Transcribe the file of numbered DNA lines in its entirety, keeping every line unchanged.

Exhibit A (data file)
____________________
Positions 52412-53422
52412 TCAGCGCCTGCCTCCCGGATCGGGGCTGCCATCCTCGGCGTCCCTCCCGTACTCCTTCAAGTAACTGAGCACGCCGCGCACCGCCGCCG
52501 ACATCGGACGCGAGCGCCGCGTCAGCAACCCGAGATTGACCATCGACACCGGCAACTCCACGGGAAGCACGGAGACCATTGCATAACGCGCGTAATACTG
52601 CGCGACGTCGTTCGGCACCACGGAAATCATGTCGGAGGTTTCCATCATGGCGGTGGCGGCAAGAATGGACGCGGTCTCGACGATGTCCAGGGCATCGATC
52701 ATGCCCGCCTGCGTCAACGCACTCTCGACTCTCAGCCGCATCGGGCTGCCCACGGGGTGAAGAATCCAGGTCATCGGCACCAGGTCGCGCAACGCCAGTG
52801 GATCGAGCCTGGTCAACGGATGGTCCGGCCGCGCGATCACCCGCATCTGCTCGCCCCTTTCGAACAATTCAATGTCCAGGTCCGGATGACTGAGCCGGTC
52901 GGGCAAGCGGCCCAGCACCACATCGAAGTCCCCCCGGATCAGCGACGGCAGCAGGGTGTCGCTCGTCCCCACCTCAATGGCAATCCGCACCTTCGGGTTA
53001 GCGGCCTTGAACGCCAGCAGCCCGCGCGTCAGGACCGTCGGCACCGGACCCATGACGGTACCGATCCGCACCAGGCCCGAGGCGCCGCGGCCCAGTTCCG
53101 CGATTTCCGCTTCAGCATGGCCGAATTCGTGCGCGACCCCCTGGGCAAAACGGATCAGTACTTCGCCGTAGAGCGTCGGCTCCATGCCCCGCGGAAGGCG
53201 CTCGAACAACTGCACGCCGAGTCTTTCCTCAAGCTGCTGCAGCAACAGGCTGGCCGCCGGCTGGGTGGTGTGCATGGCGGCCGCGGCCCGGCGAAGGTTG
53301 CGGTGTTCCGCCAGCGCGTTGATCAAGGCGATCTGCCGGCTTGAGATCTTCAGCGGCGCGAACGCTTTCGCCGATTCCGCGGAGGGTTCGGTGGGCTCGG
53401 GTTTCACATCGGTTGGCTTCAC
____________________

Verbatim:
Positions 52412-53422
52412 TCAGCGCCTGCCTCCCGGATCGGGGCTGCCATCCTCGGCGTCCCTCCCGTACTCCTTCAAGTAACTGAGCACGCCGCGCACCGCCGCCG
52501 ACATCGGACGCGAGCGCCGCGTCAGCAACCCGAGATTGACCATCGACACCGGCAACTCCACGGGAAGCACGGAGACCATTGCATAACGCGCGTAATACTG
52601 CGCGACGTCGTTCGGCACCACGGAAATCATGTCGGAGGTTTCCATCATGGCGGTGGCGGCAAGAATGGACGCGGTCTCGACGATGTCCAGGGCATCGATC
52701 ATGCCCGCCTGCGTCAACGCACTCTCGACTCTCAGCCGCATCGGGCTGCCCACGGGGTGAAGAATCCAGGTCATCGGCACCAGGTCGCGCAACGCCAGTG
52801 GATCGAGCCTGGTCAACGGATGGTCCGGCCGCGCGATCACCCGCATCTGCTCGCCCCTTTCGAACAATTCAATGTCCAGGTCCGGATGACTGAGCCGGTC
52901 GGGCAAGCGGCCCAGCACCACATCGAAGTCCCCCCGGATCAGCGACGGCAGCAGGGTGTCGCTCGTCCCCACCTCAATGGCAATCCGCACCTTCGGGTTA
53001 GCGGCCTTGAACGCCAGCAGCCCGCGCGTCAGGACCGTCGGCACCGGACCCATGACGGTACCGATCCGCACCAGGCCCGAGGCGCCGCGGCCCAGTTCCG
53101 CGATTTCCGCTTCAGCATGGCCGAATTCGTGCGCGACCCCCTGGGCAAAACGGATCAGTACTTCGCCGTAGAGCGTCGGCTCCATGCCCCGCGGAAGGCG
53201 CTCGAACAACTGCACGCCGAGTCTTTCCTCAAGCTGCTGCAGCAACAGGCTGGCCGCCGGCTGGGTGGTGTGCATGGCGGCCGCGGCCCGGCGAAGGTTG
53301 CGGTGTTCCGCCAGCGCGTTGATCAAGGCGATCTGCCGGCTTGAGATCTTCAGCGGCGCGAACGCTTTCGCCGATTCCGCGGAGGGTTCGGTGGGCTCGG
53401 GTTTCACATCGGTTGGCTTCAC